Info
5. Li, Xigen., Liu, Yang., Liang, Zerui. and Wu, Xiaohua. "Media Exposure, Perceived Efficacy, and Personal Experience as Predictors of Personal and Social Risk of Mishandled Vaccine in China" Paper presented at the annual meeting of the ICA's 67th Annual Conference, Hilton San Diego Bayfront, San Diego, USA, May 25, 2017 Online <APPLICATION/PDF>. 2019-01-20 <http://citation.allacademic.com/meta/p1234433_index.html>
Publication Type: Conference Paper/Unpublished Manuscript
Review Method: Peer Reviewed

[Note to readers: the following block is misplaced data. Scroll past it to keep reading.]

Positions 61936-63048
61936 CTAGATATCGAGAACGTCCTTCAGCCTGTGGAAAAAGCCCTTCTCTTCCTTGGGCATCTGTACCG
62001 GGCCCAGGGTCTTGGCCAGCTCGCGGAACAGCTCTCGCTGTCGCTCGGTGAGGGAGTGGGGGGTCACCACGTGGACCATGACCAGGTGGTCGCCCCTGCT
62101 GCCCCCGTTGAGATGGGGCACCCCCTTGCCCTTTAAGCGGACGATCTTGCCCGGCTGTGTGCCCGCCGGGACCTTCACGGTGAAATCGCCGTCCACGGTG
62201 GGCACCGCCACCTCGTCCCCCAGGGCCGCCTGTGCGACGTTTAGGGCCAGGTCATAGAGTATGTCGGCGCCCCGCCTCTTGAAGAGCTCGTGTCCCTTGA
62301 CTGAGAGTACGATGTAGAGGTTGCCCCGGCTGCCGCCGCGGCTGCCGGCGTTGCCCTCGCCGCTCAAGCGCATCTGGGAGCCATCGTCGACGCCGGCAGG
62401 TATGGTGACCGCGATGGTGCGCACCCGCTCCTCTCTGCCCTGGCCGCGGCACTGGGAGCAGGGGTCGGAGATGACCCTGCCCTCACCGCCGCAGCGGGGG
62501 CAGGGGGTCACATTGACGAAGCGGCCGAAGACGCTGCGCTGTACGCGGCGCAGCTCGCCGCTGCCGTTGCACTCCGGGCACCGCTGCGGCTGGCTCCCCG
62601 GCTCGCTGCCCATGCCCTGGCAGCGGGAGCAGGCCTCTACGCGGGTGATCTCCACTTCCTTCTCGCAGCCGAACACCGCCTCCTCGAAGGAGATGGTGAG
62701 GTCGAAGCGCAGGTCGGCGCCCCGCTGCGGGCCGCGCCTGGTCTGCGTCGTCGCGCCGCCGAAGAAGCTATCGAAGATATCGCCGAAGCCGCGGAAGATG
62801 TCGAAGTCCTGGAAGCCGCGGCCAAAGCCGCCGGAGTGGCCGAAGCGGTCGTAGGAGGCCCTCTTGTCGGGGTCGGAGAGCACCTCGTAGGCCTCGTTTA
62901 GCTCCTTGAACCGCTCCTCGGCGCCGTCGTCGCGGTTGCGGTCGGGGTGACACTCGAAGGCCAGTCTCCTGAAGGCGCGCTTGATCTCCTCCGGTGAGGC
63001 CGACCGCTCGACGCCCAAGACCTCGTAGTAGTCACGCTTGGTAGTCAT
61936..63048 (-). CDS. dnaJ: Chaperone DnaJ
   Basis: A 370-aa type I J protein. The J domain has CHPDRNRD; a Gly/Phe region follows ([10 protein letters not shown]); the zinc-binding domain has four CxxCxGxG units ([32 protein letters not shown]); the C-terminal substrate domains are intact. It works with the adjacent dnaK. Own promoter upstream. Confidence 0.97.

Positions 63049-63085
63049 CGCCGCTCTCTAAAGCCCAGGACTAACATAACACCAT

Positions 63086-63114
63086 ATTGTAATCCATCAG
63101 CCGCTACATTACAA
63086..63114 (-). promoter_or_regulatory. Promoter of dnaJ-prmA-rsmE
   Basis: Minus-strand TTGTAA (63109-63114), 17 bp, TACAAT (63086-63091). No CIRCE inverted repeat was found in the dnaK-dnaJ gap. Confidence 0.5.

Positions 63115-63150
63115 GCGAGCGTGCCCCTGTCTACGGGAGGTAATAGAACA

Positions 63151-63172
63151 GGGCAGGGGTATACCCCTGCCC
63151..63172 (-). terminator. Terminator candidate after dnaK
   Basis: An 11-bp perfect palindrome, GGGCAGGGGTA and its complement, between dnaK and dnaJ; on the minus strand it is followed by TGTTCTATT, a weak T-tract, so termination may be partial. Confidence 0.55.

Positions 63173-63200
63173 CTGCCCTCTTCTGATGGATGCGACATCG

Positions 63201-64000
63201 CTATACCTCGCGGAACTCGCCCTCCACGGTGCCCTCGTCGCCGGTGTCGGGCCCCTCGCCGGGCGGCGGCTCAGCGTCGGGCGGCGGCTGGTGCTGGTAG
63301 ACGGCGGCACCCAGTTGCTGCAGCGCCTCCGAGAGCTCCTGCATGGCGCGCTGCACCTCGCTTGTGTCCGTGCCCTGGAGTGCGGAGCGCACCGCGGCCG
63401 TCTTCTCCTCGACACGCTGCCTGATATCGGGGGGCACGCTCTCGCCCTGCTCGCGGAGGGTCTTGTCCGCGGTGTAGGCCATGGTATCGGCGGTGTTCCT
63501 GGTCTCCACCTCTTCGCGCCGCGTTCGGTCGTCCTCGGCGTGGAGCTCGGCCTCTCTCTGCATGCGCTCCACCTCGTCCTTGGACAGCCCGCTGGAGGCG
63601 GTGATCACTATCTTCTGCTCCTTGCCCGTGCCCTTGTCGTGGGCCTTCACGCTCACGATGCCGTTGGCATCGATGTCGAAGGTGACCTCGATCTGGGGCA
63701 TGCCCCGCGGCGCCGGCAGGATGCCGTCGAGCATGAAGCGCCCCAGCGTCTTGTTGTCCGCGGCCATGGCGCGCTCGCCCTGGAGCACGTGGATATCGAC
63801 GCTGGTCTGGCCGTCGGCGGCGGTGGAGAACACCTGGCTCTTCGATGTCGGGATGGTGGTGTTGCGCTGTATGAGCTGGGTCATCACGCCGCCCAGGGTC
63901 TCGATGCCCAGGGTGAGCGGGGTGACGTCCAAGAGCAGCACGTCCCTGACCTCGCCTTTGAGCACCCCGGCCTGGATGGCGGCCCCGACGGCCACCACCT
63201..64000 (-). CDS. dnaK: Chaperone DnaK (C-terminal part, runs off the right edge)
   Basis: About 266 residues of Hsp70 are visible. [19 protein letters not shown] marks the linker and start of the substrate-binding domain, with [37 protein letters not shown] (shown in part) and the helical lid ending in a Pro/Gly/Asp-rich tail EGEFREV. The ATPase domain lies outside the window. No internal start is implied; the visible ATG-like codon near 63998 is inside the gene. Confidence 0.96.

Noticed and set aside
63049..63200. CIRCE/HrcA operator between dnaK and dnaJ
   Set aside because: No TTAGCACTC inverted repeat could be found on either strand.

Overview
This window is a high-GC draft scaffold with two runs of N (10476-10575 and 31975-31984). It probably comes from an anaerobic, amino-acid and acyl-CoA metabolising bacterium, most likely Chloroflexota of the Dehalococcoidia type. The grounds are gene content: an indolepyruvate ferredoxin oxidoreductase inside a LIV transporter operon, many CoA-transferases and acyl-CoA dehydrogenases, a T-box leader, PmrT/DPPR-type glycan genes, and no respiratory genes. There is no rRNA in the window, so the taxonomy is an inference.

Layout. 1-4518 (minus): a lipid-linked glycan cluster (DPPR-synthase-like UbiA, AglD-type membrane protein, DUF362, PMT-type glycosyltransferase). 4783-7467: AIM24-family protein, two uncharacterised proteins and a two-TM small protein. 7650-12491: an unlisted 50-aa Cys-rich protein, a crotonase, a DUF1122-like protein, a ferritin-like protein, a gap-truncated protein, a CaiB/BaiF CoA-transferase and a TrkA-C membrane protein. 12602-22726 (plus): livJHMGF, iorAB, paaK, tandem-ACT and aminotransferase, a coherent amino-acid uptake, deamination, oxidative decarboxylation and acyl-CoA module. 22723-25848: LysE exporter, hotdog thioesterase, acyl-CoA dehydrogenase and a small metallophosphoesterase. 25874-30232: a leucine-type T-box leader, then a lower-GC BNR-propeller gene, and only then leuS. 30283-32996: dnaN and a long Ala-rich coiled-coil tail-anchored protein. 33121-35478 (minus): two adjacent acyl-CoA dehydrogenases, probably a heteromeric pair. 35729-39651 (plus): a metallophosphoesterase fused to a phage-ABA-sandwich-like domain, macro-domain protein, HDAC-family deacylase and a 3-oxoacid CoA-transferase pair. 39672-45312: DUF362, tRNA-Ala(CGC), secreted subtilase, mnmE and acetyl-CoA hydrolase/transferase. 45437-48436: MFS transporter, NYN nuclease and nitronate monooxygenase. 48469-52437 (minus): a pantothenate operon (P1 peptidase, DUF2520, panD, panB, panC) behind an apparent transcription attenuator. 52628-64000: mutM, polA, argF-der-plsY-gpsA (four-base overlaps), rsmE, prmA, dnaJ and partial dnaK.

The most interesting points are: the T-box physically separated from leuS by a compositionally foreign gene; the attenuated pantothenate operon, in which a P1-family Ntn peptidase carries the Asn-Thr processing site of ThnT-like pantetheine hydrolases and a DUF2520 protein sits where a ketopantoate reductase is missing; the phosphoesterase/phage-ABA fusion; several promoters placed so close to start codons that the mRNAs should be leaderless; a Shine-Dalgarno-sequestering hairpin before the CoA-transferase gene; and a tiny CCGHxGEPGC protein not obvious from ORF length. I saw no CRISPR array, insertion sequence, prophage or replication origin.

Abstract: Taking the opportunity of a risk event occurred in China, the mishandled vaccine spreading to more than half of the provinces, this study examines the effects of media exposure and perceived efficacy on risk perception. A survey finds that the effect of exposure extensity on personal risk is stronger than that of exposure frequency, and the effect of exposure frequency on social risk is stronger than that of exposure extensity. Perceived self-efficacy and perceived response-efficacy negatively predict personal risk, and the effect of perceived response-efficacy on social risk is stronger than that of perceived self-efficacy. The moderation effect of prior experience in predicting personal risk by exposure extensity and self-efficacy is confirmed, while the moderation effect of personal relevance in predicting risk perception by exposure extensity and self-efficacy is not found.